I thought Bernoulli’s approach was about diminishing marginal utility, not risk aversion. And while Bernoulli’s choice of a logarithmic utility function does not generalise to all possible games of chance, his approach does generalise if we choose a different function. Nor do we have to choose something silly like a constant function. Consider the following simple utility function (where X is the amount of money you have and negative values of X are not allowed):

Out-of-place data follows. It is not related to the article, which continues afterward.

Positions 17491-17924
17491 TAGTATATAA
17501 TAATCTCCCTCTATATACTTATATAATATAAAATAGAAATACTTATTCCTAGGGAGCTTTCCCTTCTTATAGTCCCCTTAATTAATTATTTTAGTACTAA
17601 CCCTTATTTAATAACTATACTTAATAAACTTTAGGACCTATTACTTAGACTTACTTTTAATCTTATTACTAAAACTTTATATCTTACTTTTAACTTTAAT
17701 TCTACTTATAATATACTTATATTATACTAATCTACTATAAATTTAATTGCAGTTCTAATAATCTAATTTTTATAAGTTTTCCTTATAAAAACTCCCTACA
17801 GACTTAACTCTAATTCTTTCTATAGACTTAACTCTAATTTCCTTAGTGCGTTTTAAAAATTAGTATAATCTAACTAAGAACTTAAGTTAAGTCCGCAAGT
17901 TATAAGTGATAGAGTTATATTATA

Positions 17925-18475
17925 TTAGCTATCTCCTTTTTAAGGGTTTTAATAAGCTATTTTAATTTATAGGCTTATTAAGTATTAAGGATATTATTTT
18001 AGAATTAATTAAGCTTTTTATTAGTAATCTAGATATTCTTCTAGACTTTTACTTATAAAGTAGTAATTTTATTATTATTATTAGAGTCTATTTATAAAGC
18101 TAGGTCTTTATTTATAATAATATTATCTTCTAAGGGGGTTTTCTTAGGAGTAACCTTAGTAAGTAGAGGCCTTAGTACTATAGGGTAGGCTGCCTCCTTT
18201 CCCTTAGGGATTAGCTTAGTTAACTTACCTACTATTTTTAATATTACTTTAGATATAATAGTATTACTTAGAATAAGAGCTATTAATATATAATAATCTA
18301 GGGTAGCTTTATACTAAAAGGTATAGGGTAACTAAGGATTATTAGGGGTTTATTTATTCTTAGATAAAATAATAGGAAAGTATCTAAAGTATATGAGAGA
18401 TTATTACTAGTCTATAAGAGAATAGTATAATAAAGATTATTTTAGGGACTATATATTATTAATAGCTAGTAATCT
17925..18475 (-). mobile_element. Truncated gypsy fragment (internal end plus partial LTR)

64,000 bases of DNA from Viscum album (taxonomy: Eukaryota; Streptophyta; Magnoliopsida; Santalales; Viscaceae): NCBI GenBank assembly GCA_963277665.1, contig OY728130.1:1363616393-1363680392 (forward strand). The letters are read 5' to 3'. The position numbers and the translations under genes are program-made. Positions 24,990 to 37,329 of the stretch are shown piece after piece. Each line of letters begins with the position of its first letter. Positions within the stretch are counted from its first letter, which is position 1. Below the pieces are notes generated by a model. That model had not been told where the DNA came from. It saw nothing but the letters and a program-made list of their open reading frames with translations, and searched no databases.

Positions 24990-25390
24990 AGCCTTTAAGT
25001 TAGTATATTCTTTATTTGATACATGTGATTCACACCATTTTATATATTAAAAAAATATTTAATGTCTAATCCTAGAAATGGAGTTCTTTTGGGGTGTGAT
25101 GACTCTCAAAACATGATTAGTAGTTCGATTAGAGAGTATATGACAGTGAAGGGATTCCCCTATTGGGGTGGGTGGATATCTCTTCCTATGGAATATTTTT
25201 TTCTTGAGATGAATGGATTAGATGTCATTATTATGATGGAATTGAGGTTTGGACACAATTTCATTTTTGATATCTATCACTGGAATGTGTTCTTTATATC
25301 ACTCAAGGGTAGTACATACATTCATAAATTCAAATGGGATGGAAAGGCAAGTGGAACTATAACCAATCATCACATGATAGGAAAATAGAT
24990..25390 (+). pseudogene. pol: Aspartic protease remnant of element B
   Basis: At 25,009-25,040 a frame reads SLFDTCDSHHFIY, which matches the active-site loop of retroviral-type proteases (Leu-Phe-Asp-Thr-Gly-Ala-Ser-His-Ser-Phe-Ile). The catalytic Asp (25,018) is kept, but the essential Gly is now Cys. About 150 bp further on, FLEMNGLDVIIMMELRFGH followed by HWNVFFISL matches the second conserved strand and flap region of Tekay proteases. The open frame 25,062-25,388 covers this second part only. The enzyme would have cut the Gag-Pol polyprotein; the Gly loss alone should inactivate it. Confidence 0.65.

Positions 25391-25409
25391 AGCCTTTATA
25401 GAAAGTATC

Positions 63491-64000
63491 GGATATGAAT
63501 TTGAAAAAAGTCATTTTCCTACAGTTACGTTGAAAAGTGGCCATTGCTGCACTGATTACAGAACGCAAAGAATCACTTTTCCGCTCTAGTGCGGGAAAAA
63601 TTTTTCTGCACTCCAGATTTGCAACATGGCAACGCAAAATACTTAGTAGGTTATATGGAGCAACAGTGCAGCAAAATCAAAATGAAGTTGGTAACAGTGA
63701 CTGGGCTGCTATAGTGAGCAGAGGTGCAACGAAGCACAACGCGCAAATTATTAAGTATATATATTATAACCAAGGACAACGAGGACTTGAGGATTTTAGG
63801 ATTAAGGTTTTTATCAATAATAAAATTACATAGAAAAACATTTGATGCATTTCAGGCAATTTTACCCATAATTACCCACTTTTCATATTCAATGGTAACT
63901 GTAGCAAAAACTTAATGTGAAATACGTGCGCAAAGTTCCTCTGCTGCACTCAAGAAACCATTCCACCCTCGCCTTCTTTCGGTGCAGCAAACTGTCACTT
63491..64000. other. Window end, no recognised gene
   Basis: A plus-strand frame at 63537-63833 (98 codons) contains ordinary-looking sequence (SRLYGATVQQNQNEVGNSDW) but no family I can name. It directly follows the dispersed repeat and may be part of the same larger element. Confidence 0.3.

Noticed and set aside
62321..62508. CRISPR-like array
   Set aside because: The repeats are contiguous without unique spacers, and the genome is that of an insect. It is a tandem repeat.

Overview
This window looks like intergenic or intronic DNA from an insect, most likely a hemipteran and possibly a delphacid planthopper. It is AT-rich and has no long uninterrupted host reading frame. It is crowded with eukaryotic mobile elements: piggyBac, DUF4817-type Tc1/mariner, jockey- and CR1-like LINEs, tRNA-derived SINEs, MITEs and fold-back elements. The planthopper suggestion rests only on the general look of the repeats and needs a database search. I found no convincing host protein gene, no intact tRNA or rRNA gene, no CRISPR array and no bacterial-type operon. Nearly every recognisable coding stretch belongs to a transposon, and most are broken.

This is a strictly monotonously increasing function (satisfying the assumption that extra money is always at least a little bit useful) with an upper bound of 1, so no matter the payout structure, the expected utility can’t possibly exceed 1. This is also a more realistic utility function than the one offered by Bernoulli since it seems intuitively obvious that money alone can’t make you arbitrarily happy or satisfied.